Review: Hard, Hard Religion

Heath W. Carter

Associate Professor of History at Valparaiso University. 

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Heath W. Carter, "Review: Hard, Hard Religion," Journal of Southern Religion (20) (2018): jsreligion.org/vol20/carter.

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John Hayes. Hard, Hard Religion: Interracial Faith in the Poor South. Chapel Hill: University of North Carolina Press, 2017. 250 pp. ISBN 9781469635316.

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Beyond the early-twentieth-century Bible Belt’s downtown steeples and official hymn books lay other religious worlds, cultivated by the poor, both black and white. John Hayes’s Hard, Hard Religion: Interracial Faith in the Poor South takes readers deep into these lesser known corners of the New South, where flourished “a folk Christianity that has been evoked in literature and art, suggested by a few historians, but never explored with the sustained analysis of a monograph” (6).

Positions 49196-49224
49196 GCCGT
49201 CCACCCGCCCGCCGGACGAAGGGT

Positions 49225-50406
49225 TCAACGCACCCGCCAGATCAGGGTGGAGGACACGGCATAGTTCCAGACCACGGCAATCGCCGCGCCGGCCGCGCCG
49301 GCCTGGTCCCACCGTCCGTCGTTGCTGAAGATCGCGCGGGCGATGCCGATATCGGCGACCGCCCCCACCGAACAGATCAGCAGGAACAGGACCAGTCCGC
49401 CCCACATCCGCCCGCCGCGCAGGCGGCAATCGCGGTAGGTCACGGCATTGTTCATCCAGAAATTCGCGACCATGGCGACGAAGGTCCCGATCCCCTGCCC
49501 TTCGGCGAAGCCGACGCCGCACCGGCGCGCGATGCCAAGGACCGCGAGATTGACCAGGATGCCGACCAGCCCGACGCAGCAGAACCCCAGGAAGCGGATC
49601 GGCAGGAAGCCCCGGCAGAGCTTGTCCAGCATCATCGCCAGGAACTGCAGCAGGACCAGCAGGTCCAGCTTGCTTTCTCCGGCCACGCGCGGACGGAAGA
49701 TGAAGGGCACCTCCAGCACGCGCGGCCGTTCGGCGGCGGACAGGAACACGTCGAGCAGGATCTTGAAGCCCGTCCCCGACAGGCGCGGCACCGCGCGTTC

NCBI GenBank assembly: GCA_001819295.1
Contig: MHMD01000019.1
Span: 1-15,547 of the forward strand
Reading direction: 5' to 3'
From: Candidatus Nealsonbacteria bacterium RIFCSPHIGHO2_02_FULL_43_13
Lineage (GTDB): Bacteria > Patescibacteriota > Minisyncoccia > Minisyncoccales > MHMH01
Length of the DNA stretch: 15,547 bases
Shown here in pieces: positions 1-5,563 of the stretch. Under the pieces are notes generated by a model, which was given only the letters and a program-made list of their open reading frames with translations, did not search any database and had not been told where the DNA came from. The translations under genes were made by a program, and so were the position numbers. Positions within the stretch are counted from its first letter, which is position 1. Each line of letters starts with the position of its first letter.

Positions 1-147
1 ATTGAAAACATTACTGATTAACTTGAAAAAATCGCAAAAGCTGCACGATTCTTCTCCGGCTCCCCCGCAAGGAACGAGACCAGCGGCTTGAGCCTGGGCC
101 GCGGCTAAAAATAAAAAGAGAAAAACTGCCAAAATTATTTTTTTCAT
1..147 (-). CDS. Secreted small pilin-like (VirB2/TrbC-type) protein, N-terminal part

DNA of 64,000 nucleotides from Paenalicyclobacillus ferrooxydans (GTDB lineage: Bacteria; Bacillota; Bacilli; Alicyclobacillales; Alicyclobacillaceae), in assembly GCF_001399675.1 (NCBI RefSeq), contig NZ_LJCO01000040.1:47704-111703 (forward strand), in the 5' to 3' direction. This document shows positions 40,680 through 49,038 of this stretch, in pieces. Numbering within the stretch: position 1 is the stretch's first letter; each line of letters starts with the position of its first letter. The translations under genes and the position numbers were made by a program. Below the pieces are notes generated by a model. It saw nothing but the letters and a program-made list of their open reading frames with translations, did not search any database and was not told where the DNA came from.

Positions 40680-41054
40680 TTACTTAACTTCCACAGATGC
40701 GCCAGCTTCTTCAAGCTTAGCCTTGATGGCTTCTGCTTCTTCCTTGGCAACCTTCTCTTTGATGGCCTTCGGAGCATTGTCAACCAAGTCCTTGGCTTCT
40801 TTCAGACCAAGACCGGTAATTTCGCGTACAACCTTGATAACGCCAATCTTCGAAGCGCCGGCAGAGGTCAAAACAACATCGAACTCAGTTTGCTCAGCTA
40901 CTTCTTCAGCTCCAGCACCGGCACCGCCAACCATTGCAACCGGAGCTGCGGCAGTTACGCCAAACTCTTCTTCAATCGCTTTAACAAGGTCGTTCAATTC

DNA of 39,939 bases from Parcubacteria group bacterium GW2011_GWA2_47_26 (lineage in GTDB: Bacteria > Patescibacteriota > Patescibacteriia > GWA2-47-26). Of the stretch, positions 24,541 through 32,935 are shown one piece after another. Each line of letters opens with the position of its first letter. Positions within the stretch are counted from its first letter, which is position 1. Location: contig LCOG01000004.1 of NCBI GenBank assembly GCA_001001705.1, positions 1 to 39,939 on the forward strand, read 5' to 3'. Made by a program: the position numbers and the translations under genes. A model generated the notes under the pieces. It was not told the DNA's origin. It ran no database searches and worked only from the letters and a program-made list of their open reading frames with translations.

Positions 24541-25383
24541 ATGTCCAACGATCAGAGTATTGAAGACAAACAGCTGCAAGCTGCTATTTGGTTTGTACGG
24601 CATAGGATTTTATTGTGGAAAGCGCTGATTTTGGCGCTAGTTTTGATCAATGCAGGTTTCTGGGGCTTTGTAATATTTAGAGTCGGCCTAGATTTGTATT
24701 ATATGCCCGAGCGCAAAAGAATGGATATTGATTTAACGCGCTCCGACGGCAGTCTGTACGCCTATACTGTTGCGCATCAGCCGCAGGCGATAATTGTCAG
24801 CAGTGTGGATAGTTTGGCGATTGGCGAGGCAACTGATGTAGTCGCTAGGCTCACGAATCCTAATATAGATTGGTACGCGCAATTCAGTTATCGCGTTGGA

This tradition’s underrepresentation in the historiography springs in part from its elusiveness in the documentary record on which historians depend. Indeed, one of its defining characteristics--and a point of contrast with more respectable forms of southern evangelicalism--is that it was transmitted almost exclusively orally. Hayes thus displays exceptional resourcefulness in reconstructing its contours. Combing through interviews, photographs, and more, he finds traces of folk Christianity in songs and testimonies, in rituals surrounding death and accounts of neighborly practices. While the faith of the poor was forged “in the interstices of inequality,” it was not, first and foremost, politically oriented (6). But at the same time, it was anything but otherworldly. Even the practice of decorating graves, which in Africa had been directed toward honoring the dead who had passed into another realm, was reinterpreted by black and white southerners alike to involve “hopeful expectation of new life in a transformed world—a new life that was remarkably tangible and material” (131). Indeed, Hayes convincingly shows that, rather than directing struggling southerners’ attention to an ethereal afterlife, the folk Christianity of the New South suffused their gritty existence in the here and now with meaning and dignity and, yes, even beauty.